Parenting challenges in the times of pandemic
The Covid-19 pandemic has emerged as a major challenge for parents, who are struggling to help their children adapt to the “new normal”.Updated: Aug 01, 2020 11:40 IST
Nidhi Jaiswal, a resident of west Delhi’s Paschim Vihar, got worried when her six-year-old son, who has been confined to home since March, started throwing (sometimes violent) tantrums every time she refused to take him to the neighbourhood park. Unable to deal with the situation, last month, the 31-year-old software professional ordered a few parenting books online but they did not help. She then started following several mommy blogs and social media accounts dedicated to parenting.
“I wanted practical advice from moms with children as old as mine,” says Jaiswal. “How can you possibly explain social distancing to a six-year-old?”
She is not the only one faced with the tricky question. The Covid-19 pandemic has emerged as a major challenge for parents, who are struggling to help their children adapt to the “new normal”. During the initial phases of lockdown, which continued from late March till late May, parents suddenly found themselves locked in their houses with children. Continued school closure, work-from-home protocols and social distancing norms turned homes into classrooms and playgrounds, and parents into teachers and playmates. Several parents, unable to juggle multiple roles, are turning to parenting experts and bloggers for counsel.
Deepali Soam, who runs My Teeny Tot, an online parenting advice platform, is getting messages from parents struggling to figure out how to keep their children busy and deal with their mood swings. “Earlier, most queries used to be about children’s food and sleep patterns, but now most parents want to know how to keep them gainfully engaged. Children have a lot of energy, and with little to no interaction with their friends or outdoor activities, many tend to become edgy,” says Soam, who has a five-year-old son and a two-and-a-half-year-old daughter. “I recommend preparing a schedule for children, dividing different activities throughout the day,” says Soam.
Soam, a former school teacher, has over 52,000 followers on Instagram. She gained about 12,000 of them in the last four months.
The challenge to keep children engaged, healthy and safe has been recognised by various international organisations. The United Nations Children’s Fund has also released a series of parenting tips. The agency recommends talking to children about the disease, setting aside one-on-one time with a child, doing activities together, playing, and ensuring children are safe from online risks.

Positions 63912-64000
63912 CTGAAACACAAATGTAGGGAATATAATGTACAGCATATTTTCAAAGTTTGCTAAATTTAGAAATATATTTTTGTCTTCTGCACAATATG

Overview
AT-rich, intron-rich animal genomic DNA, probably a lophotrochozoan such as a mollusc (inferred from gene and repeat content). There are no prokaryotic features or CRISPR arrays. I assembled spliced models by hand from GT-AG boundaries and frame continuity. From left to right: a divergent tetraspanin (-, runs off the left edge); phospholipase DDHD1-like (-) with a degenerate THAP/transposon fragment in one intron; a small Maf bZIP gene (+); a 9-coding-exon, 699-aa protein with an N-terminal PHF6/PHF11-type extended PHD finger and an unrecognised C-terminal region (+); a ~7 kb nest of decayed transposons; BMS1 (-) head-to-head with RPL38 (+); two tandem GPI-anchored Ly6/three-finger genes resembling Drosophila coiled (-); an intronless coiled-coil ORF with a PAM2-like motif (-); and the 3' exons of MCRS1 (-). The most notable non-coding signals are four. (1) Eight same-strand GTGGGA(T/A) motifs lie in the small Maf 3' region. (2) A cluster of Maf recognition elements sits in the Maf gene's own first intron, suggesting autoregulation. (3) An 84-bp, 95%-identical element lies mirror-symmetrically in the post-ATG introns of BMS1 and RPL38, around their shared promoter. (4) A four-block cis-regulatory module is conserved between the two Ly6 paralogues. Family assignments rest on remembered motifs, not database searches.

Vidhi Hatwal, a homemaker who lives in Noida, says, “One of my biggest worries is that my eight-year-old is becoming addicted to the iPad. Attending classes, watching movies and video calling friends might affect her eyes and personality.” Hatwal often turns to online platforms for parenting advice.
Nora Bali, who offers parenting advice to over 10,000 followers on Instagram,says, “Since there has been a massive increase in the use of laptops and iPads, parents must monitor the content their children are exposed to. I ask parents to introduce digital detoxes,” says Bali, the mother of an eight-year-old.
The pandemic poses a challenge to the mental well-being as well as healthy physical development of children. According to the World Obesity Federation, the pandemic makes obesity prevention more challenging due to increased sedentary time and reduced physical activity.
“Children often lack the power to articulate what they are feeling. Since these are uncertain times, my four-year-old often turns to food when he is upset,” says Saru Mukherjee of Gurugram. Mukherjee has over 68,000 followers on Instagram (about 8,000 of them followed her during the lockdown). “I tell parents to involve kids in small household chores to give them some diversion and participation in physical activity.”
Soam says the crisis has its positive sides too. “It has allowed children to spend more quality time with their family. It has helped many parents understand them better,” she says.